Sufism: Veil and Quintessence : a New Translation with Selected Letters

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Description

This revised and expanded edition of Frithjof Schuon’s Sufism: Veil and Quintessence contains: a new translation of this classic work; previously unpublished correspondence by Frithjob Schuon; an editor’s preface by James S. Cutsinger; a new foreword by Seyyed Hossein Nasr; extensive editor’s notes by James S. Cutsinger; a glossary of foreign terms and phrases; an index; and biographical notes.

Popular passages

Page 156 – For the horse of Pharaoh went in with his chariots and with his horsemen into the sea, and the LORD brought again the waters of the sea upon them, but the children of Israel went on dry land in the midst of the sea.

Page 152 – Wherefore I say unto you, All manner of sin and blasphemy shall be forgiven unto men; but the blasphemy against the Holy Ghost shall not be forgiven unto men. And whosoever speaketh a word against the Son of man, it shall be forgiven him: but whosoever speaketh against the Holy Ghost, it shall not be forgiven him, either in this world, neither in the world to come.

Page 168 – And he dreamed, and behold a ladder set up on the earth, and the top of it reached to heaven: and behold the angels of God ascending and descending on it…

Page 153 – Moses’ seat: all therefore whatsoever they bid you observe, that observe and do; but do not ye after their works: for they say, and do not. For they bind heavy burdens and grievous to be borne, and lay them on men’s shoulders; but they themselves will not move them with one of their fingers.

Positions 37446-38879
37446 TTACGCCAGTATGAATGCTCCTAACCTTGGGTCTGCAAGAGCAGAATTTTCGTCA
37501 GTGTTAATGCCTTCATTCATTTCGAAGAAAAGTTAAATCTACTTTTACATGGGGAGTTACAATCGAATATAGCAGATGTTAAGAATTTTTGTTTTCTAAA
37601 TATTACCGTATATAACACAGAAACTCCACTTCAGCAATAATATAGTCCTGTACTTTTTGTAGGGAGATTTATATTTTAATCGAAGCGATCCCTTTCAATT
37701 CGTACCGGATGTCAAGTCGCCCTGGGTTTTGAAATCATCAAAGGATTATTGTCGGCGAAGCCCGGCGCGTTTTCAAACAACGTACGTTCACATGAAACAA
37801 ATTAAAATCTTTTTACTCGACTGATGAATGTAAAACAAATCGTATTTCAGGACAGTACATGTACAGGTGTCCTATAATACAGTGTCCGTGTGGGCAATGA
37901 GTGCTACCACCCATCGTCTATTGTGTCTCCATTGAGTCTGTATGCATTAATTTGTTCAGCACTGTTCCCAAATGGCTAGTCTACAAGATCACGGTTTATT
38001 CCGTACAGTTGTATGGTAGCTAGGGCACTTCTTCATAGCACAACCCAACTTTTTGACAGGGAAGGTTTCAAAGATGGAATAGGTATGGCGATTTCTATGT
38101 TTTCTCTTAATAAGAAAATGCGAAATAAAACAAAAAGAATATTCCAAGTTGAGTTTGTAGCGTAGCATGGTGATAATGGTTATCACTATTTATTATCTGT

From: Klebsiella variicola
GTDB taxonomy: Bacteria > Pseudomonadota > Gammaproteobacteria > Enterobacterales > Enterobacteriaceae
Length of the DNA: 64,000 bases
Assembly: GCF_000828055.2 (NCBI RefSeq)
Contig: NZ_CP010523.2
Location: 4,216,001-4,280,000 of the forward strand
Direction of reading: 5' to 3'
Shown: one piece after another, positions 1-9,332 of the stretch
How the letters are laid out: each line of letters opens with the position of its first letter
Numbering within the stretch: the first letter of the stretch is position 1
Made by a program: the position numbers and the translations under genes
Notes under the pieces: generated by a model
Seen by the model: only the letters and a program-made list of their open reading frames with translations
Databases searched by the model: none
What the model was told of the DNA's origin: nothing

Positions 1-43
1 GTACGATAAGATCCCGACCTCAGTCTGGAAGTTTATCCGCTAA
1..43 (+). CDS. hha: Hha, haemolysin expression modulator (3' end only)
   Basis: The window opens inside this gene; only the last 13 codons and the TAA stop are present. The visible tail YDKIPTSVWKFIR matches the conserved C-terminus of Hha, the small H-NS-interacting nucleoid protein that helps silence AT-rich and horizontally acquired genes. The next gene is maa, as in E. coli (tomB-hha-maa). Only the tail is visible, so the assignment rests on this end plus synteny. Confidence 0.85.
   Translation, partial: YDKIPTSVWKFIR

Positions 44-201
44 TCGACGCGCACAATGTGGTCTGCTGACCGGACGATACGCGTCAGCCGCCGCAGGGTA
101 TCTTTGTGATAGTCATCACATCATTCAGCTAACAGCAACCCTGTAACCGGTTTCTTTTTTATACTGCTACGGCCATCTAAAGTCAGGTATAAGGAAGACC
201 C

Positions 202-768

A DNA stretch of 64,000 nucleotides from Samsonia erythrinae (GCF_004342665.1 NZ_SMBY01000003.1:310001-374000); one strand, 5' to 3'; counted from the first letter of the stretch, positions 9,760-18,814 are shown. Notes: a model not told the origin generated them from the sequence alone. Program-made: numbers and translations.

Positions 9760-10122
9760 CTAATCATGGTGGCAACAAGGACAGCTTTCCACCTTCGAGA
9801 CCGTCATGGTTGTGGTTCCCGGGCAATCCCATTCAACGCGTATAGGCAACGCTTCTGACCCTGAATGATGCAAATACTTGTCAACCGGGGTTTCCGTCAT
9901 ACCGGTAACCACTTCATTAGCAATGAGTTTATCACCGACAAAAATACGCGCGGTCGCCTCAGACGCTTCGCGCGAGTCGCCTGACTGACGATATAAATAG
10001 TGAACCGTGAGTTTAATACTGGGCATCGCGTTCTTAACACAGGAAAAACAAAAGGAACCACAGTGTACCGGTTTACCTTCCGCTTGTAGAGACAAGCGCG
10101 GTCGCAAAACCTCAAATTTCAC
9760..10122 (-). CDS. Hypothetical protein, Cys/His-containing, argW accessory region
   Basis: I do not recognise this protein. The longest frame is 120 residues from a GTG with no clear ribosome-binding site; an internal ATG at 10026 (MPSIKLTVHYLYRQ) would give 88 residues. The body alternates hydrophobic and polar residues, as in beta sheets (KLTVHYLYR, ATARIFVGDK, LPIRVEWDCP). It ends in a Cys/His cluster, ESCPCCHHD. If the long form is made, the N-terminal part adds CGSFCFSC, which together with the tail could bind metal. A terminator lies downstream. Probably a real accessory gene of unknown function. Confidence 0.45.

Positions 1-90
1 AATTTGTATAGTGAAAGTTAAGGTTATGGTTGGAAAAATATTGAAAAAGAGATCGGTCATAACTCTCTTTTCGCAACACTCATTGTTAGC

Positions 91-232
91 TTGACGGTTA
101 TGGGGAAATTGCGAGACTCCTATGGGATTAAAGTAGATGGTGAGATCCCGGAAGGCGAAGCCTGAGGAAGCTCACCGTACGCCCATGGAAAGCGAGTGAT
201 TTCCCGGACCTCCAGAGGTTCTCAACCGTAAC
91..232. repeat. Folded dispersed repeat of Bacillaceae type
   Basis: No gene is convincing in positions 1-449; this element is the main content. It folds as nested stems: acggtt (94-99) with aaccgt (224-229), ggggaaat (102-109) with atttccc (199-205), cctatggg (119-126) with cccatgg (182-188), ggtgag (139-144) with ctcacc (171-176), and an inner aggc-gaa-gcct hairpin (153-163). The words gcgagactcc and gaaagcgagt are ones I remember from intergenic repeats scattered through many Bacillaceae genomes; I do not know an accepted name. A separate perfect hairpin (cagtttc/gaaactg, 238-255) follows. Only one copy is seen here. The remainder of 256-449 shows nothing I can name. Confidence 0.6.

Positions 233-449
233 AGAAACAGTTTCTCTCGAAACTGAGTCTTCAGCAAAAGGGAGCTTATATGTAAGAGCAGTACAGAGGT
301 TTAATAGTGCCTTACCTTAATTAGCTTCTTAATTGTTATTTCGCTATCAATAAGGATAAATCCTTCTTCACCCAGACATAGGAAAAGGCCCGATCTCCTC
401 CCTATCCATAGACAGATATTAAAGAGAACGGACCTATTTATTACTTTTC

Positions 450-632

Page 151 – Give not that which is holy unto the dogs, neither cast ye your pearls before swine, lest they trample them under their feet, and turn .again and rend you.

About the author (2006)

Born in Tehran, Seyyed Hossein Nasr, the son of an educator, received a Ph.D. from Harvard University in 1958, after which he returned to Iran to teach and eventually to become a university chancellor. He was compelled to leave his native country after the revolution of 1979 and since then has taught in universities in the United States. Deeply influenced by the mystical Sufi tradition, Nasr is less concerned with reconciling the faith with modernism and is more concerned with presenting a traditionalist, though the mystical, interpretation of religion offers a way out of the contradictions of modernity. Through an authentic spiritual experience, Nasr holds, one can penetrate the superficiality of modern scientific and other knowledge to find eternal truth. He is associated with the neotraditionalist school of philosophy. Undoubtedly, Nasr has had more general influence in the Western philosophical world than any other contemporary philosopher in the Islamic tradition.

Bibliographic information